Another big change is that students are now taught by several teachers, each having their own learning expectations as opposed to one core teacher. Students are rushing and moving from classes, changing for PE, or drama, music or art, learning about design for the first time, coping with schedules, stressing about making new friends, learning MYP terminology and expectations and trying to understand the IB approaches to learning (ATL). It is a tough time for students.
Teachers and parents of middle schoolers can lose sight of how difficult it can be, and if they are not aware or sensitive to this huge shift in their child’s and students’ lives, many middle schoolers will get left behind or lost. Sometimes middle school teachers focus attention on content and academics, which, while it is important, do not spend enough time using engaging strategies that will attract their learners to the content, thereby allowing for a balance during this crucial transition stage.
It can be asked why these shifts from kindergarten to primary then to secondary school are necessary. Each stage is appropriate for that age group's mental development. The primary years are about training for basic academic behaviors with teachers working daily with students to help them prepare. In middle school, inferential and critical thinking is now emphasized and decision-making abilities begin to develop. The expectation is that students are now exposed to deeper content and are taught how to communicate that content using mastery of the ATL skills.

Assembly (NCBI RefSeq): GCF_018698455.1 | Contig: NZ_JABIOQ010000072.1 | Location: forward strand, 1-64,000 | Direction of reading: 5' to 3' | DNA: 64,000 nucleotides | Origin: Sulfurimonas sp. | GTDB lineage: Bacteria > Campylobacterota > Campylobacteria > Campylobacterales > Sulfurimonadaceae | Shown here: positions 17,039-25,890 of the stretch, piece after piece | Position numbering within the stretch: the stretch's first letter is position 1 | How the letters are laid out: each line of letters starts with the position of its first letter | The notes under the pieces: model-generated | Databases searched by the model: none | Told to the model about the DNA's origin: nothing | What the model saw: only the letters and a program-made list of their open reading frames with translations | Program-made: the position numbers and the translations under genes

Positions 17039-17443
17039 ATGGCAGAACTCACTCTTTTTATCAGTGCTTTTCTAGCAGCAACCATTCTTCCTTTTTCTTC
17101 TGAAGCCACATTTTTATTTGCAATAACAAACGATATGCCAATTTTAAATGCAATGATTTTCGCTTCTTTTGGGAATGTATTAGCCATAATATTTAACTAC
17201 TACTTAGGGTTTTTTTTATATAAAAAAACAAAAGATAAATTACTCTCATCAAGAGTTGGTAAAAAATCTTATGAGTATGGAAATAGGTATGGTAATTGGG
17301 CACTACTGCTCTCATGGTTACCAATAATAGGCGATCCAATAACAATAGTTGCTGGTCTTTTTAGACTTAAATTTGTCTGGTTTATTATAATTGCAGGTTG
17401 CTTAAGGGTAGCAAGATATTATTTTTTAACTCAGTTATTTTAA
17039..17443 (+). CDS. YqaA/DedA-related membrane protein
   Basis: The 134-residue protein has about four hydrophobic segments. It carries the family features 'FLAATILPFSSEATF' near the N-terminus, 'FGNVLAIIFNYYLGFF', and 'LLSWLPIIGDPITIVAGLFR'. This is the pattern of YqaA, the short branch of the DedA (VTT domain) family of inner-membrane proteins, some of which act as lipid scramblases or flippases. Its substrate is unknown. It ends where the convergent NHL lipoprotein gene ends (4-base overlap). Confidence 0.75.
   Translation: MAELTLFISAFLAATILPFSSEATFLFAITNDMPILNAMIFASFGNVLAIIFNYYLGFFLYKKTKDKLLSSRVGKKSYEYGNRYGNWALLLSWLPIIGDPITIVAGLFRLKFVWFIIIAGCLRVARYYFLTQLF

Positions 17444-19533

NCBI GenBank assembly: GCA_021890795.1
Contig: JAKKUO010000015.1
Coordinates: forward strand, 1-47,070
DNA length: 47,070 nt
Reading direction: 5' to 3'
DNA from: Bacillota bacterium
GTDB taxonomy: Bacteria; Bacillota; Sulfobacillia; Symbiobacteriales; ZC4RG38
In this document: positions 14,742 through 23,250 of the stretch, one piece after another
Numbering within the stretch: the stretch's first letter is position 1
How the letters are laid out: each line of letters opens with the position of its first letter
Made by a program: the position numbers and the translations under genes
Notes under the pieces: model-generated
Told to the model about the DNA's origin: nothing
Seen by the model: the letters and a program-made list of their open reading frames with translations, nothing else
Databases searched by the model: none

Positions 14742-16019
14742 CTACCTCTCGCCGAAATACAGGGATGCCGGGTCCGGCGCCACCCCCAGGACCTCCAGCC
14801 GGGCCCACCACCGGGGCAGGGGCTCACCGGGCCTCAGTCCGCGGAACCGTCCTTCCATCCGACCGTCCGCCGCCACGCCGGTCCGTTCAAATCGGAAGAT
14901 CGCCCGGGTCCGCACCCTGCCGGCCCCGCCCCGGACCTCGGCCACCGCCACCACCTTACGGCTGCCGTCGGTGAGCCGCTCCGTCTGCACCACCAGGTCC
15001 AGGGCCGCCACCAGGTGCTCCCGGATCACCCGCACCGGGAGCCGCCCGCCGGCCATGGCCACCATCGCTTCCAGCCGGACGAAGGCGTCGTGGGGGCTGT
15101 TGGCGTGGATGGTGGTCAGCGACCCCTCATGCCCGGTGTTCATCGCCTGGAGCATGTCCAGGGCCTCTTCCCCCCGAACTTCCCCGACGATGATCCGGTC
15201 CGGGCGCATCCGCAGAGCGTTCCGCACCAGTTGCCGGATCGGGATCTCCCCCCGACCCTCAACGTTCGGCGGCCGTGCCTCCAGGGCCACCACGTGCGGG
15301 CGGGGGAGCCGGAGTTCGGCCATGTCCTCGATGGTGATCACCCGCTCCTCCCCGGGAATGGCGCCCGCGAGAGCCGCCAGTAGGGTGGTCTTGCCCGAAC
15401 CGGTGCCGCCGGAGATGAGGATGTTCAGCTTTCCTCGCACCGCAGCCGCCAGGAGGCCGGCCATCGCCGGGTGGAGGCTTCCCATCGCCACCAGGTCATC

For many, the transition to becoming a successful middle school student is a gradual one. Becoming more independent doesn’t happen automatically on the first day or first month of middle school, and students, parents, teachers and the school need to be aware of this developmental process and provide the necessary support to enable it to take place.
For students this support can include using their planner (digital or physical) to track assignments and record reminders, important dates and events. Students must become their own advocates by emailing and asking their teachers questions about assignments, clarification and expectations, as this develops self reliance and independence. It is a time to try out everything from different activities and clubs to different styles of writing, to work on who they want to be and expressing themselves in a positive way.
For parents this support can be daily check-ins with their child to ensure they remain accountable to themselves. Keeping technology visible and monitoring device time by setting time limits, having them work in a shared space and installing safe browsing on their devices. Get involved in their learning by attending school conferences and sport events as these instill a sense of belonging to the school community but remember to step away once your child has proven they can be more independent.
Teachers can help students by actively teaching study skills and time management as these are crucial to future success and well being. Being transparent with assignments and deadlines will make it easier on families which are struggling to support students as they learn independence.
Schools can support all the stakeholders involved in students' learning by providing lessons and workshops on cybersafety, social media use and abuse, cyber bullying, mental, emotional and physical health, promoting positive self image for students and strategies on how to deal with adolescent changes for parents. Start a support program that promotes equality, diversity and inclusion as a peer-mentoring program that helps students transition into middle school.
Middle school students are not smaller high schoolers and middle school is a huge shock for most students. While some may appear prepared to jump into high school, others may be looking back longingly at their familiar past primary life.